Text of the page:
Now that Republicans have failed to keep Constitution Party presidential candidate Virgil Goode off Virginia’s ballot, they want to persuade conservatives that a vote for Goode amounts to a vote for President Barack Obama in a key battleground state.
Gov. Bob McDonnell said this morning that conservatives would be throwing away their votes if they cast their ballots for Goode, the former congressman from Rocky Mount. Goode cemented his spot on Virginia’s ballot last week when Attorney General Ken Cuccinelli said he found no reason to disqualify the former GOP congressman. The state Republican Party had sought to have Goode disqualified, citing alleged irregularities in petitions he submitted to get on the Nov. 6 ballot. The state board of elections referred the matter to Cuccinelli’s office.
McDonnell, a top national surrogate for Republican presidential candidate Mitt Romney, predicted Goode won’t be a factor in a swing state that is critical to Romney’s election hopes.
“Virgil is a good man,” McDonnell said during the “Ask the Governor” program on WTOP radio in Washington. “I served with him in the Virginia Senate (McDonnell was in the House of Delegates at the time). He is one of those bold guys who went from the Democratic Party to the Republican Party because he felt like they’d left him, and that’s right. But, at the end of the day, he’s just not going to be a factor.”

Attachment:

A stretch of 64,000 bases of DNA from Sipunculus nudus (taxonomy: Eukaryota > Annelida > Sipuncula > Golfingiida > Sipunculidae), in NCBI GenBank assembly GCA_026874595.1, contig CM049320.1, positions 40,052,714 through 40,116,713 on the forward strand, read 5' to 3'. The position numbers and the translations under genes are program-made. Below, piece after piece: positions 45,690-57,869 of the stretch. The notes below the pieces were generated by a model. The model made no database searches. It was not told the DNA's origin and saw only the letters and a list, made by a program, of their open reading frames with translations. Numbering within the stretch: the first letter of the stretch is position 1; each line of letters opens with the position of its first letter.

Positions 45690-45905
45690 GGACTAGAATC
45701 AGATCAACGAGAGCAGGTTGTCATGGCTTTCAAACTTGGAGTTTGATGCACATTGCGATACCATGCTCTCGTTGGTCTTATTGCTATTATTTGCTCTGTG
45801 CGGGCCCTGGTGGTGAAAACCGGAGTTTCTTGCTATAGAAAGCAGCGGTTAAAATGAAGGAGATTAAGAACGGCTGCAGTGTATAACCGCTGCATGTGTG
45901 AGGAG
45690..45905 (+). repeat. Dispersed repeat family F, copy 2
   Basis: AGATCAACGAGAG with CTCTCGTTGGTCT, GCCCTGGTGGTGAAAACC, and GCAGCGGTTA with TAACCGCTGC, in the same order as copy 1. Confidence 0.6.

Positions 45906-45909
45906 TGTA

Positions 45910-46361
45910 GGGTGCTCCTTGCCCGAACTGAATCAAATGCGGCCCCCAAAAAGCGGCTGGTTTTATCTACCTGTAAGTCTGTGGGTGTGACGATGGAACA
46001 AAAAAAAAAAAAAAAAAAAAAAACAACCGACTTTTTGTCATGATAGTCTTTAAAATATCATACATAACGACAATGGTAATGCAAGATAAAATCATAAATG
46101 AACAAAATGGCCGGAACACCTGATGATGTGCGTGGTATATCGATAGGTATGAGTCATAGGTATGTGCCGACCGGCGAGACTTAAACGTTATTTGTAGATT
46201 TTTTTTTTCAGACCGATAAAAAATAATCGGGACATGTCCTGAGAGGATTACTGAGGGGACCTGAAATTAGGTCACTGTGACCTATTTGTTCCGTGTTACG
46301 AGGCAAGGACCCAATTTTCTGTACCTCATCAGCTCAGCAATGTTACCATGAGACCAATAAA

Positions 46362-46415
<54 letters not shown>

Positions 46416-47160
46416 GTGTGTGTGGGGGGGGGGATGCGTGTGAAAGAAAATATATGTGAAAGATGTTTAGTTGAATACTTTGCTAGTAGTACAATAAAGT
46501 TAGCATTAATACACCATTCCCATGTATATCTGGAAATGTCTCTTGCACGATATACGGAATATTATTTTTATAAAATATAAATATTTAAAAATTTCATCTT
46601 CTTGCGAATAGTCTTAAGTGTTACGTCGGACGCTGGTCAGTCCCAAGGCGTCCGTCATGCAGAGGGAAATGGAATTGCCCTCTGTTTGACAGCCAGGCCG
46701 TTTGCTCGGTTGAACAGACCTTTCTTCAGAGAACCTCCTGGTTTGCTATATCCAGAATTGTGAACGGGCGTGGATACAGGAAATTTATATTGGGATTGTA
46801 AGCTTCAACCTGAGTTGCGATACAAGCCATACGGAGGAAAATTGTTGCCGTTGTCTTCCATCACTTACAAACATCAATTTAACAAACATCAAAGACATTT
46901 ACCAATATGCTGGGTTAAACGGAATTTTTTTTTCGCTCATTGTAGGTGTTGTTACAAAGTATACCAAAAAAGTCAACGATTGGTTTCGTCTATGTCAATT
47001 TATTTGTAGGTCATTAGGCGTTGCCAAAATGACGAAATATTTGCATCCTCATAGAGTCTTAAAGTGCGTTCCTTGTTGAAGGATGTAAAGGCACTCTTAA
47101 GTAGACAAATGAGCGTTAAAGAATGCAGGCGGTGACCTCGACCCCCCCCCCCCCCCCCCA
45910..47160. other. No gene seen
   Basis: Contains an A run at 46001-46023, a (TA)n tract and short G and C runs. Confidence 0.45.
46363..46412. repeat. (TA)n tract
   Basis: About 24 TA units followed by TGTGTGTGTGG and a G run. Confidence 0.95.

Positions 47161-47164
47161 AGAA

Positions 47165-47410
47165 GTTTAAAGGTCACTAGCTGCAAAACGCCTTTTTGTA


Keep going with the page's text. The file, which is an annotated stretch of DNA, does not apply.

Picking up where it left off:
McDonnell said Goode barely registers in the polls because “people realize this is a two-person race.”
“It’s between Barack Obama and Mitt Romney,” McDonnell said. “And for a conservative, voting for Virgil Goode is a vote for Barack Obama. Virgil’s not going to win. He’s a good guy and he speaks strongly about the constitution, but this is between two people and if people want to see Barack Obama replaced, they need to vote for Mitt Romney or they’re really wasting their vote.”
Goode has said he believes he can draw support from conservatives and from voters who supported Obama in 2008 but have soured on the president.
When asked about Goode cutting even 1 percent from Romney’s support in Virginia, McDonnell said: “I think, by the end of the day, when that voter goes into the booth and says, ‘OK, do I want to just throw this protest vote away, or do I want to have a change in America? There’s really only one way to do that, and that’s a vote for Mitt Romney.”
McDonnell said Republicans are better organized, better funded and more enthusiastic than four years ago, when Obama became the first Democratic presidential candidate in 44 years to carry Virginia.
“I think that’s going to affect those people now that are thinking about maybe a protest vote for Virgil Goode,” McDonnell said. “They realize that’s essentially a wasted vote.”
Dwayne Yancey has analyzed the impact a Goode candidacy could have in Virginia. You can find that here.
– Michael Sluss